We located a bug in URL path parsing that let me bypass authentication. Another bug let us reach code paths without being a system administrator, leading us to the ability to upload and download files. Next, we found an arbitrary file leak that let us read every file in the file system of the application. Each of these steps represented its own exploit. By combining these different abilities we were able to do what we came for. But at every chapter, it was publicly available information that held the key to the next.
Should the first run-through fail to yield results, I will begrudgingly move on to a more time-consuming and (to me) less satisfying tactic: fuzzing. If the code audit is using a map to search for buried treasure, fuzzing is grabbing a shovel and simply digging everywhere. Or, in the case where you’re working from the outside: like banging on a wall until it explodes wildly. When you input something that makes the system react strangely, you know you’re onto something.
A trivial, but completely true example: I was once tasked with breaking into a company so I hopped onto their employee login page and began blindly prodding at it. I started with ‘a’ as the username, and hit Enter: access denied. I typed two a’s… access denied again. Then I tried typing 1000 a’s, and it didn’t say access denied; it just stopped talking to me. 62 seconds later, it came back on the internet, and I gave it 1000 a’s again. When it went offline again, I knew that I had found a bug. Most fuzzing is wildly more sophisticated in how it’s set up, but the core idea is simply to shake the damn thing and see if it breaks..
Everyone and their mother attempts to fuzz their way into exploit-nirvana, but I’ve found it’s a tactic that rarely works on its own. And, of course, if you have to fuzz against a live system, you will almost definitely tip off a system admin to your presence. I prefer what I call spear-fuzzing: supplementing the process with a human research element. Using real-world knowledge to narrow the attack surface and identify where to dig saves a good deal of time. If you haven’t already, check out my section on social engineering in part 1 of this series.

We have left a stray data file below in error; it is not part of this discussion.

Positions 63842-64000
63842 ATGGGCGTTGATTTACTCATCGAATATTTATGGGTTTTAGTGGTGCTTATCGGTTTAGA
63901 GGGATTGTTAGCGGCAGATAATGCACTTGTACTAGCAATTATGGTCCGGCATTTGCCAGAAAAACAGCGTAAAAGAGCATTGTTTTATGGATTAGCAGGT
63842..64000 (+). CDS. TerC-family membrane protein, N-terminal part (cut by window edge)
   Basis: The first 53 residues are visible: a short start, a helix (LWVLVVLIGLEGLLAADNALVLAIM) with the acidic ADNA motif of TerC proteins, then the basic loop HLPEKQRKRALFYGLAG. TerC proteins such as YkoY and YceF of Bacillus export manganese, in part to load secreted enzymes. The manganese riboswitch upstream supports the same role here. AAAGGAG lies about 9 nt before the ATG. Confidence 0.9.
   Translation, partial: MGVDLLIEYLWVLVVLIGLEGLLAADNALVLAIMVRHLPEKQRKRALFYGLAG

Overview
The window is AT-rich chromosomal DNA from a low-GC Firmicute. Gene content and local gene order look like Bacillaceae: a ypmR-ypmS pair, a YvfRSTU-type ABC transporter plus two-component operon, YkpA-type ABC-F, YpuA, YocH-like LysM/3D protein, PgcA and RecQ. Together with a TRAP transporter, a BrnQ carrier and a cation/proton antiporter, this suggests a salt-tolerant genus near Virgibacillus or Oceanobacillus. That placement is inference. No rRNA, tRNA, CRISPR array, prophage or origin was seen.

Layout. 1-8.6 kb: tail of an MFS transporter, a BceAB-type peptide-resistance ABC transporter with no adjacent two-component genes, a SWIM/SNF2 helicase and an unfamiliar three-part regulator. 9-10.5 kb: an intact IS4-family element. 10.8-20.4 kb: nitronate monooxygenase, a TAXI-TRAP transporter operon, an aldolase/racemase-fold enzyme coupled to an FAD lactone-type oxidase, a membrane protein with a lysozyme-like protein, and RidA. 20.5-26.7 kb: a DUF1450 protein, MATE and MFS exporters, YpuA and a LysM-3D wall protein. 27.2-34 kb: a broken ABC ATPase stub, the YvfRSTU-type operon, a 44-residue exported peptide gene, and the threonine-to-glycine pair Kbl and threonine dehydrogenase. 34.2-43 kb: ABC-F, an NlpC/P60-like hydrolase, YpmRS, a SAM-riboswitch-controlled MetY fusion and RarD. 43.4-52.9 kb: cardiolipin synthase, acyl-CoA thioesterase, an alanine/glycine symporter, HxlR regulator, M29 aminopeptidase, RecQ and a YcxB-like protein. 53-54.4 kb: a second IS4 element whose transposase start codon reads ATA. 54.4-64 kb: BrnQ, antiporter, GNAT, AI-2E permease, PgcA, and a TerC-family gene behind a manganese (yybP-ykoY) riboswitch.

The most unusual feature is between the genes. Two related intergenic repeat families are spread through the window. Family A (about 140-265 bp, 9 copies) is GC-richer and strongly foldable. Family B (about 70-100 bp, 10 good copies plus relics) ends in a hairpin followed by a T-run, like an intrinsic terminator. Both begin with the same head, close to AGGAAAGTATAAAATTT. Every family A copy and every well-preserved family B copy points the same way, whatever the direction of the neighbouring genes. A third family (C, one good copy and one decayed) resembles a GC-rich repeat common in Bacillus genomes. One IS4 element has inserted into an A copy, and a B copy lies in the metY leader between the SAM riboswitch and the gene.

Impact x Likelihood = More Resilient
Security teams are constantly focused on building a bigger castle to keep out intruders, but hackers don’t see walls. All hackers see is a personal cost of time and effort. And a determined hacker will find something to exploit. Their job is to find a way in and hide in the less secured parts of your system until you make a mistake.
Pairing the impact of an asset getting hit, with the likelihood of an attacker successfully hacking it, will get you closer to building a more resilient program. You’ll start to think through what’s possible, and get you to a point of choosing a path that reduces your attack surfaces. You’ll ask what are your fail-safes, and probably focus on the CVEs that actually matter. The best you can do is to prioritize securing the most valuable resources by keeping them behind layered defenses — so that it takes multiple individual failures to really do damage. Good ol’ fashioned network segmentation and defense and depth will get better results than what you’re getting today.